If a little thought is applied it should be evident that when the crankthrow is at Bottom Dead Centre the connecting rod will be in the way of where the dial indicator should fit. For this reason a deflection cannot be taken at BDC. Instead the crankshaft is turned until it is just past BDC and the dial indicator fitted. The pointer is adjusted to read zero. The engine is then turned so that the crank throw is horizontal (90º before TDC) and the reading on the dial recorded. This is repeated again at Top Dead Centre and at 90º after TDC. The engine is further turned until the crank is just before BDC and a fifth reading taken. The bottom two readings either side of BDC are then averaged to give the reading at Bottom Dead Centre.

When taking deflection readings for the three aftmost cylinders, the turning gear should, at each stoppage, be turned a little backwards to ease off the tangential pressure on the turning wheel teeth. This pressure may otherwise falsify the readings.

Opening of the crankwebs is a positive deflection, closing of the crankwebs is a negative deflection.


The readings are recorded on a table and the vertical and horizontal deflections calculated.


Cylinder Number 1 2 3 4 5 6
Crank Position A 0          
Crank Position B -0.1          
Crank Position C 0.45          
Crank Position D -0.05          
Crank Position E -0.2          
Average of A and E (F) -0.1          
Vertical deflection (C - F) 0.55          
Horizontal deflection (B - D) -0.05          

Once the deflections have been calculated, it is normal to compare them with the those obtained from the original readings and the last set of readings taken. The engine makers manual will give a guide to the maximum allowable deflections. The table below gives an example for a 900mm bore engine:


New or recently overhauled


Realignment Recommended


Absolute Maximum Permissible


1 2 1 2 1 2
0.3 0.6 0.81 0.92 1.22 1.22

1. Normal for all crank throws.
2. Permissible for the foremost crank throw, when the crankshaft fore end is provided with a torsional vibration damper, tuning wheel or directly coupled to a generator rotor and for the aftmost crank throw, when the crankshaft aft end is provided with a flexible coupling.

This is because the overhanging mass of coupling or damper will give a greater deflection on the adjacent crankthrow.

Deviation from earlier measurements may be due to:

  • Human error: - check the readings!

  • Incorrectly loaded cargo: - causing the ship to hog or sag more than normal.

  • Journal eccentricity: - this should not exceed 25% of bearing clearance.

  • Floating journals: - The journal must be sitting down in the main bearing; check with feeler gauges. If not, the causes could be excessive wear down on the bearing, or misalignment of the bedplate.

  • Wear of main bearing: - change the bearing.

  • Displacement of bedplate (fretted chocks etc): - realignment may be necessary,.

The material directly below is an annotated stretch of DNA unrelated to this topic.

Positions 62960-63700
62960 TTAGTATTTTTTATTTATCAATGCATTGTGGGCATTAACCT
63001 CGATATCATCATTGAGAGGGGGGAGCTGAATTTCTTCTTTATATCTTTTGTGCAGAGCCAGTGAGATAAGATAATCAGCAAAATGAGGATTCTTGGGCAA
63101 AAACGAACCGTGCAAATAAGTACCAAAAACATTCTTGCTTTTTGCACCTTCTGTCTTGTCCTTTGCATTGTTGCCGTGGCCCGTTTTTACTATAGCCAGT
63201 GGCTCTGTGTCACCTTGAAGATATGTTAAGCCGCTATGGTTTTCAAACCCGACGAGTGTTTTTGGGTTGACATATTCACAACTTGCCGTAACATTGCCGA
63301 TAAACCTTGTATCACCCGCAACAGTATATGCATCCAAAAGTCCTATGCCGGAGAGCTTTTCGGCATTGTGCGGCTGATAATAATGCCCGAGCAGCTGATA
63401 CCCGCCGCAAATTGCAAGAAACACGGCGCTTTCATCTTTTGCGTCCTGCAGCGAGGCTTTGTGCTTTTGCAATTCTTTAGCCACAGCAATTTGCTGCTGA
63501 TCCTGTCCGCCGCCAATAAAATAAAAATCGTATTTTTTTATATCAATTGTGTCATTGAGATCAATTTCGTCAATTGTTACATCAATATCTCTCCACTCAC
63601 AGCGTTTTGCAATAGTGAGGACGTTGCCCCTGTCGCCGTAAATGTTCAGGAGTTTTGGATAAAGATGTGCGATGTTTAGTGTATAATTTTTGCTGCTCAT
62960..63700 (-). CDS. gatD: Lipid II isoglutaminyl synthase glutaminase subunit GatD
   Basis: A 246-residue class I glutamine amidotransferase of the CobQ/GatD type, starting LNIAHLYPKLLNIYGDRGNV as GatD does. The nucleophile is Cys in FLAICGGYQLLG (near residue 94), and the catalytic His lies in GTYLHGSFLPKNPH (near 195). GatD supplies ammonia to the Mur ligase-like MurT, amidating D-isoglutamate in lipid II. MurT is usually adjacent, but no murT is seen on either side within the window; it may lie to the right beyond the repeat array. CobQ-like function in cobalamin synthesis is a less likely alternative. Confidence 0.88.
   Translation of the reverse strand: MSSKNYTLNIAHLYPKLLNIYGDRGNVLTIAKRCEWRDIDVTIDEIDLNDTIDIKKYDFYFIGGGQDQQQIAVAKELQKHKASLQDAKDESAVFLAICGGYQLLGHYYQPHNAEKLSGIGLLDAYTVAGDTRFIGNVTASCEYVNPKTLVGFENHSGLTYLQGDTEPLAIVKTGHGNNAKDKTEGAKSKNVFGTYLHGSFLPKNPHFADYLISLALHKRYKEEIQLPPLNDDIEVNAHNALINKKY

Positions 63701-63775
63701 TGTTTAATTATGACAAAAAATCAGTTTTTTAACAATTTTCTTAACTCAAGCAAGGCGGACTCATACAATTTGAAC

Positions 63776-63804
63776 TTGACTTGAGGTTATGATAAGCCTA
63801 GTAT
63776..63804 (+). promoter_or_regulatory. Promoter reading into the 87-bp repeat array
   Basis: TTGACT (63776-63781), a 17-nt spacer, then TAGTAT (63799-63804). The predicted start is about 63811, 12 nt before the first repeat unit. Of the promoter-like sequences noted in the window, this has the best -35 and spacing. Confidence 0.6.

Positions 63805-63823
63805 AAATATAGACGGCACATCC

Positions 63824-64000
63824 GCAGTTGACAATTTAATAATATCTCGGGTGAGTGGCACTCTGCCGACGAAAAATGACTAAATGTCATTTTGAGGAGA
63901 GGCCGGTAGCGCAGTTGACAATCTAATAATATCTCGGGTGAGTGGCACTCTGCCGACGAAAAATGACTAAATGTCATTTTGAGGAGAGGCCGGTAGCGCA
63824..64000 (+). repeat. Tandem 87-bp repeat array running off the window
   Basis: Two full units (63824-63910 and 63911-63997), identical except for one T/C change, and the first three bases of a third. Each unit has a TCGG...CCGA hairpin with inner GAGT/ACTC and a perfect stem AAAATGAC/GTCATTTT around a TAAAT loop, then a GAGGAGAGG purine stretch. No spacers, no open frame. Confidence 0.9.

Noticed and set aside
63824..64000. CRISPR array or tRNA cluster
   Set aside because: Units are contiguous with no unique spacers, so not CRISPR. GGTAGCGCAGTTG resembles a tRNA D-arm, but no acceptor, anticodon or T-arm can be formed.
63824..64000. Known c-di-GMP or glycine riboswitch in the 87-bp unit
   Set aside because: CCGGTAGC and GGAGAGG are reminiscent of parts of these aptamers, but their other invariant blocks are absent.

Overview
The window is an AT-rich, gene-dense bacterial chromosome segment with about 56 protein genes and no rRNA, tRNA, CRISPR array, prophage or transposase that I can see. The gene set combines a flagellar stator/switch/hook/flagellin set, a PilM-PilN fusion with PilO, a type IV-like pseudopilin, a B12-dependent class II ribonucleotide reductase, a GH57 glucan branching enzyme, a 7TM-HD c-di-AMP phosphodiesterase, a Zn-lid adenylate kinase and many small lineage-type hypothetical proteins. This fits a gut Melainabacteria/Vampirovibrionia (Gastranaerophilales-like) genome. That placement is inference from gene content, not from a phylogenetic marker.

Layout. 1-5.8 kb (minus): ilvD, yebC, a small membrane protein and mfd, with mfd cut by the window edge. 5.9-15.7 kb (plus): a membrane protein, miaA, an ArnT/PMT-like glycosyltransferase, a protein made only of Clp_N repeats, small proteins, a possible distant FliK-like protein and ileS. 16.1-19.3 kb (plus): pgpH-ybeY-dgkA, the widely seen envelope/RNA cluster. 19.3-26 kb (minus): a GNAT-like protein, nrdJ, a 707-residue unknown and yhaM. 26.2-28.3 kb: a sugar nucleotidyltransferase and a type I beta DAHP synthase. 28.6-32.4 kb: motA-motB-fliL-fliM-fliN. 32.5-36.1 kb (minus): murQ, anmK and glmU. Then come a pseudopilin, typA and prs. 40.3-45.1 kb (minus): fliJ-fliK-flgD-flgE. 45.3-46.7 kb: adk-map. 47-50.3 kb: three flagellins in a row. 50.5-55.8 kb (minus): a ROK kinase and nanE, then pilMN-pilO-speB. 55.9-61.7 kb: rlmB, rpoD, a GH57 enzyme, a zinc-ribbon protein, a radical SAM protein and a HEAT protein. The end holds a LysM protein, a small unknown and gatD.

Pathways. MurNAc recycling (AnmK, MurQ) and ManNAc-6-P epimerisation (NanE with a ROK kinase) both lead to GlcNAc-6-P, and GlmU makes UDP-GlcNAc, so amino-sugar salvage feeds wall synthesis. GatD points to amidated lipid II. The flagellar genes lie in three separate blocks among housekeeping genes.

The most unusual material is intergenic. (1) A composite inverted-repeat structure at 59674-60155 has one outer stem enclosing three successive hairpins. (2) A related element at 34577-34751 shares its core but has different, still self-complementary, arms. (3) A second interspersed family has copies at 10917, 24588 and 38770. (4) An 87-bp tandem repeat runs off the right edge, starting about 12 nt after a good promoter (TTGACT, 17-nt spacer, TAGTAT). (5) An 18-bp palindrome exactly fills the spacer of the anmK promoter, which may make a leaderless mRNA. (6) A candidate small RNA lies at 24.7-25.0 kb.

• Displacement of engine/shaft alignment: - normally manifests itself as a large deviation in the aftermost throw deflection.

Other more obscure reasons like a cold sea and a hot day have been known to cause excessive deflections. ( the deck and upper part of the hull expands, while the hull in the water contracts). A cold engine and hot lubricating oil in the sump have also been found to give excessive readings).

If the deflections are outside the limits set by the manufacturer then the cause must be investigated and corrective action taken. Operating the engine with excessive deflections could result in a broken crankshaft because of increased bending stresses.

By looking at a set of crankshaft deflections it is difficult to tell whether the crankshaft is hogging or sagging. This can be achieved by plotting a graph of the readings.


The old way of establishing a datum is to stretch a wire between two fixed points above the crankshaft/intermediate shafting. The wire must be passed through the crankcase of the engine vertically above the centre line of the main bearings. Blank flanges are provided at the end of the crankcase for this purpose. On a six cylinder two stroke engine the engine can be turned to a point where the con rods do not interfere with the line of the wire. Above six cylinders and some of the con rods must be disconnected from the bottom ends and swung out of the way. The height between the two is then measured using a micrometer (a low voltage electrical circuit which lights a light bulb can often used to obtain an accurate reading). The disadvantage with this method is that the wire will sag in the form of a curve , known as a catenary, even when stretched between two points, although this sag can be calculated and adjustments made to the measurements.

Modern method of crankshaft alignment is similar to the piano wire method, but instead optical means are used to measure the height of a laser line above the crankshaft journals. Alternatively, a laser is used to align the edges of the bedplate.

MAN B&W check the alignment of the crankshaft by stretching a wire along each side of the bedplate, again loaded to a known horizontal force. At the centreline  of each cross girder the distance is measured between the wire and the machined face of the top of the bedplate.

The shafting alignment can be checked by measuring the bearing load at:

  • The aftermost main bearing.

  • The intermediate shaft bearings (plummer blocks).

  • The stern tube bearing.

Taking these measurements normally requires specialist assistance.